The mayor's moral agenda
There's nothing quite like an election campaign to bring out the gimmicks. Last week, Mayor Gregor Robertson got a head start with his promise to impose a moratorium on expanding gambling in Vancouver.
What Robertson really should have called it is a moral-torium; another example of Vision's ideological social engineering gone wild.
I'm no fan of gambling, but fair process, debate and public consultation should drive policy decisions, not blind ideology.
Remember back in April when city council unanimously rejected the proposed expansion of the Edgewater Casino? Robertson said "Enabling the largest casino in Western Canada in our downtown doesn't fit with Vancouver's global brand as the world's most livable city." It was clear then that the Mayor's decision was not judged on the merits of this individual casino, but on his ideological plan for the city.
His objection isn't to gambling. There are already casinos in downtown Vancouver and in fact, the Edgewater proposal wasn't to build a new casino, it was to expand an already existing one.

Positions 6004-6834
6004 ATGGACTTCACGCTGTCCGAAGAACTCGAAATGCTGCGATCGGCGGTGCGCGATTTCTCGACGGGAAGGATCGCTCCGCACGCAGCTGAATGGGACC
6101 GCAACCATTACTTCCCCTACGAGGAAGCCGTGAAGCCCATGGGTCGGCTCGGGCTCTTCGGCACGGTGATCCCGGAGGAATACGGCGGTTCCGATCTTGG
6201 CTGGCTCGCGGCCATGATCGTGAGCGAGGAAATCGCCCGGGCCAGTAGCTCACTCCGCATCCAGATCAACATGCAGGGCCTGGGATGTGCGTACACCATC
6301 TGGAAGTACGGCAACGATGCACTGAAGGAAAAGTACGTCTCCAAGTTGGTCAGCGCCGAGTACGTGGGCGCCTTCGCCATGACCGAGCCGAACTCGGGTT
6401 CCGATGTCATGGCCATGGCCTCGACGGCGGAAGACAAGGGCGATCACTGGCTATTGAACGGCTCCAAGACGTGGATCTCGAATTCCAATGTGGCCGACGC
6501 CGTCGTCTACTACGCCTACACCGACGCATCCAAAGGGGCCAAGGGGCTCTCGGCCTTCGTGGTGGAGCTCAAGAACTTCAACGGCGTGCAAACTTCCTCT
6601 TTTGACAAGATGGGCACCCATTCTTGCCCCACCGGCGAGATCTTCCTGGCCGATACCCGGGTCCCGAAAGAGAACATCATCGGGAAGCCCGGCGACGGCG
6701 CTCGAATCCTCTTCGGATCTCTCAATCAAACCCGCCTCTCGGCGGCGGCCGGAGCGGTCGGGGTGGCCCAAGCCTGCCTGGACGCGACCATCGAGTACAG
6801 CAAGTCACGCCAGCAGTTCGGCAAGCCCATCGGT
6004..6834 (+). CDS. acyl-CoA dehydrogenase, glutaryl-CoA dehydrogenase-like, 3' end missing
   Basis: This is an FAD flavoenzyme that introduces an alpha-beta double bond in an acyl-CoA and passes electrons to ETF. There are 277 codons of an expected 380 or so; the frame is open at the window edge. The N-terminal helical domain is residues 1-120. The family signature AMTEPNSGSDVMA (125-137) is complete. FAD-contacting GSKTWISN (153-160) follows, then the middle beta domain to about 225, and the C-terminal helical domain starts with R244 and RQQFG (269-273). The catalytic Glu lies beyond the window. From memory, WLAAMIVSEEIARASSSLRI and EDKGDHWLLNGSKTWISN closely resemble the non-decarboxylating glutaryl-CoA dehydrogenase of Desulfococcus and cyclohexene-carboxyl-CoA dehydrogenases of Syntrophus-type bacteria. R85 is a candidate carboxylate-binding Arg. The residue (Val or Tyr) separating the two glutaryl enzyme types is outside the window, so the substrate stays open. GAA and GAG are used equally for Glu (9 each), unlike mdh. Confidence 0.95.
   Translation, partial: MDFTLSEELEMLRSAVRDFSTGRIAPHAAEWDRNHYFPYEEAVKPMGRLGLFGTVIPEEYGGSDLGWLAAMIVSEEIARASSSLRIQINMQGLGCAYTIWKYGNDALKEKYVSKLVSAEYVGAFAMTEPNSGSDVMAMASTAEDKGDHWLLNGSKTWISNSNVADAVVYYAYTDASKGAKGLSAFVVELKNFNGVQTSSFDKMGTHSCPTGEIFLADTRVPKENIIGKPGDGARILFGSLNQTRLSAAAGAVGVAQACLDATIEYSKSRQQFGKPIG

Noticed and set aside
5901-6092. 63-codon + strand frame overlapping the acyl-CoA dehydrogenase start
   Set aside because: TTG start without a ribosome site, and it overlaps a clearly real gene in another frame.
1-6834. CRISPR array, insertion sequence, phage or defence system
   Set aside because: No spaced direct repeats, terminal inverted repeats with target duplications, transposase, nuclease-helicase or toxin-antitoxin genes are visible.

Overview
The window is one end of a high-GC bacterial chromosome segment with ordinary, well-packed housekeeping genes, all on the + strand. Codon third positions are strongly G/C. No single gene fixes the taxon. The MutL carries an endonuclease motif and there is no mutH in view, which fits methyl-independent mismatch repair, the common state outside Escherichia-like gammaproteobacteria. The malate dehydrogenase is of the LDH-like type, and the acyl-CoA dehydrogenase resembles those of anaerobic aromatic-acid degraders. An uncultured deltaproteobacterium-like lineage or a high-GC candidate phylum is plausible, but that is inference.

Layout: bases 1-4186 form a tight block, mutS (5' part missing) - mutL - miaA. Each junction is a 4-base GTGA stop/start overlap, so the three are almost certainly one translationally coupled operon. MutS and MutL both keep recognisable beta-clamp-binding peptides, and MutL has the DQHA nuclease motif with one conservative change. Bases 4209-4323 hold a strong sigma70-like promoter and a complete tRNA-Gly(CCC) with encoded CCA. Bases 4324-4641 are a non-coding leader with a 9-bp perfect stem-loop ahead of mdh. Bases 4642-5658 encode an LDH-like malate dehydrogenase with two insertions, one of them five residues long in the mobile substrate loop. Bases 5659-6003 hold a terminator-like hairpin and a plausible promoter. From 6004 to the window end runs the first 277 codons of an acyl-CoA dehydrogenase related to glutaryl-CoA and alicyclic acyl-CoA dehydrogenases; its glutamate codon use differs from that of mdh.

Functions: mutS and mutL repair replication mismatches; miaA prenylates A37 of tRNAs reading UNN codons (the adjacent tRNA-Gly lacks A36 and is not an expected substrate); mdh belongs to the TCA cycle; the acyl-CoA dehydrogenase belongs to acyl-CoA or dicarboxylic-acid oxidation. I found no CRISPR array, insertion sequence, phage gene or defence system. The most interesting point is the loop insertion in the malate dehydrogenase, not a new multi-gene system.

The truth is that mega casinos don't fit with his ideological picture of the city. He doesn't want Vancouver to be known for having the largest casino in Western Canada. I guess he would rather Vancouver be known for rooftop gardens, people riding bikes instead of driving cars and backyard chicken coops.
Vancouver city council is already telling people how to live their lives based on the Mayor's ideological fantasy.
What is next on Robertson's moratorium list? Bottled water? Street meat? Cars?
Now that he won't have any pesky casino proposals to review, Robertson said his plan is to focus on other priorities. The priorities since he was elected three years ago have been things like bike lanes and urban farming, meanwhile property taxes have gone up and the Olympic village has been a financial disaster.
Robertson should stop imposing his ideological agenda on Vancouver, and start dealing with real issues that matter.
To be fair, there is one moratorium I'd get behind: how about one against raising taxes?